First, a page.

MARKETING AND SALES STRATEGIES

Does your company allow employees to send email? (Really?) Then how about letting them blog?

As I work with companies to help develop a blog strategy, I see much consternation inside of corporations about the issue of allowing people to blog (or not) and allowing them to post comments on other people's blogs (or not). It's been fascinating to both observe and participate in the debate about blogs in the enterprise. Just like the hand-wringing over personal computers entering the workplace in the 1980s, and also echoing the Web and email debates of the 1990s, company executives seem to be getting their collective knickers in a twist about blogs these days. Remember when executives believed email might expose a corporation to its (horrors!) secrets being revealed to the outside world? Do you remember when only "important employees" (executives!) were given email addresses? How about when people worried about employees freely using the public Internet and all of its (gasp!) "unverified information"?

It's the same debate all over again today with blogs. On one side of the corporate fence, the legal eagles are worried about secrets being revealed by their employees while creating content or commenting on blogs. And on the other, there's the feeling that so much of the information being created today is just not to be trusted. Corporate nannies want to make certain that their naïve charges don't get into trouble in the big scary world of information.

Well, duh. We're talking about people here. Employees do silly things. They send inappropriate email (and blog posts, too), and they believe some of the things on TV news. This debate should be centered on people, not technology. As the examples of previous technology waves should show us, attempting to block the technology isn't the answer.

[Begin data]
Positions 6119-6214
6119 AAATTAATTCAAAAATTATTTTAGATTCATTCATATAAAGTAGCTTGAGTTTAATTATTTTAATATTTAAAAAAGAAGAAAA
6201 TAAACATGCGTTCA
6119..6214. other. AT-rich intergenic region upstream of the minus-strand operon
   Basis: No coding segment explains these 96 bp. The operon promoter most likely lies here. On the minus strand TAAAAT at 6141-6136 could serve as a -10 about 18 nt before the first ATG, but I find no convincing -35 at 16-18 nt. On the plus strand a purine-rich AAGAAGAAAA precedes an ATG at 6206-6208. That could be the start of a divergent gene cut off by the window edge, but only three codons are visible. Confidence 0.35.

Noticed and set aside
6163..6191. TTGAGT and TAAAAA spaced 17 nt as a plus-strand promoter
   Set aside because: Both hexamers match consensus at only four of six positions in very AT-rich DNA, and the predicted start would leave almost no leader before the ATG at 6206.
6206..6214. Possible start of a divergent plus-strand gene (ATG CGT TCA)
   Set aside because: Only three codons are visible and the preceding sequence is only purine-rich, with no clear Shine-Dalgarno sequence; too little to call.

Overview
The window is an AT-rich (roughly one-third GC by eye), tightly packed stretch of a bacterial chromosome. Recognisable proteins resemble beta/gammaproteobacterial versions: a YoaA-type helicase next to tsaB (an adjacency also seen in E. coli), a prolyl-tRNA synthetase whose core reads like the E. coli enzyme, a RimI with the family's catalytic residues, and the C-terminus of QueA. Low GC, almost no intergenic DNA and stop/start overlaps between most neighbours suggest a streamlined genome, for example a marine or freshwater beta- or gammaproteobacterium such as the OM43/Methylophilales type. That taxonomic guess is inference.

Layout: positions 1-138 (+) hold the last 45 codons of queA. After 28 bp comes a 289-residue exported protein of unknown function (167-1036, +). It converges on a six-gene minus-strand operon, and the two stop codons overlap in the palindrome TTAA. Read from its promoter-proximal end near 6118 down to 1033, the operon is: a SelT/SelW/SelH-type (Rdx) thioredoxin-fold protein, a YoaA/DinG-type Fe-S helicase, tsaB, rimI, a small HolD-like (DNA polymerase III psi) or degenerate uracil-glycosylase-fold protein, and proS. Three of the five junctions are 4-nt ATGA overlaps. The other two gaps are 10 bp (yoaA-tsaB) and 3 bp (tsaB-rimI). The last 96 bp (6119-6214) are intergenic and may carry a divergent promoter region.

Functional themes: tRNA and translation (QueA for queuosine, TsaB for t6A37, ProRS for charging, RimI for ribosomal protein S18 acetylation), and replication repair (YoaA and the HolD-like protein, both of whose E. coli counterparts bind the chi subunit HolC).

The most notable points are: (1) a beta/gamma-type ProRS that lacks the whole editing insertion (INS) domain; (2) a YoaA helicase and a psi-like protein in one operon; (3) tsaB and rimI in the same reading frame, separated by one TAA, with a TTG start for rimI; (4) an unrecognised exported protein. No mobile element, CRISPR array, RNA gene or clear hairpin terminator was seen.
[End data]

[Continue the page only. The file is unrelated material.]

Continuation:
So my recommendation to organizations is simple. Have guidelines about what you can and cannot do at work, but don't try to make a specific set of blogging guidelines. I think it is much better for organizations to establish policies about all communications (including verbal communication, e-mail, participation in chat rooms, and the like) rather than to focus on a new medium (blogs). I'd suggest implementing corporate policies that say that employees can’t sexually harass anyone, that they can't reveal secrets, they must tell the truth, they can't use information to trade stock or influence prices, and they shouldn't talk ill of the competition in any way or via any media. The guidelines should include email, writing a blog, commenting on blogs (and online forums and chat rooms), and other forms of communication. Rather than focus on putting guidelines on blogs (the technology), it is better, in my opinion, to focus on guiding the way people behave. However, as always, check with your own legal advisors if you have concerns.

Some organizations take a creative approach to blogging by saying that all blogs are personal and the opinions expressed are of the blogger, not the organization. That seems like a good attitude to me. What I disagree with is putting in place draconian command and control measures that say employees either cannot blog (or submit comments) or that they must pass all blog posts through the corporate communications people before posting. Freely published blogs are an important part of business and should be encouraged by forward thinking organizations.

David Meerman Scott

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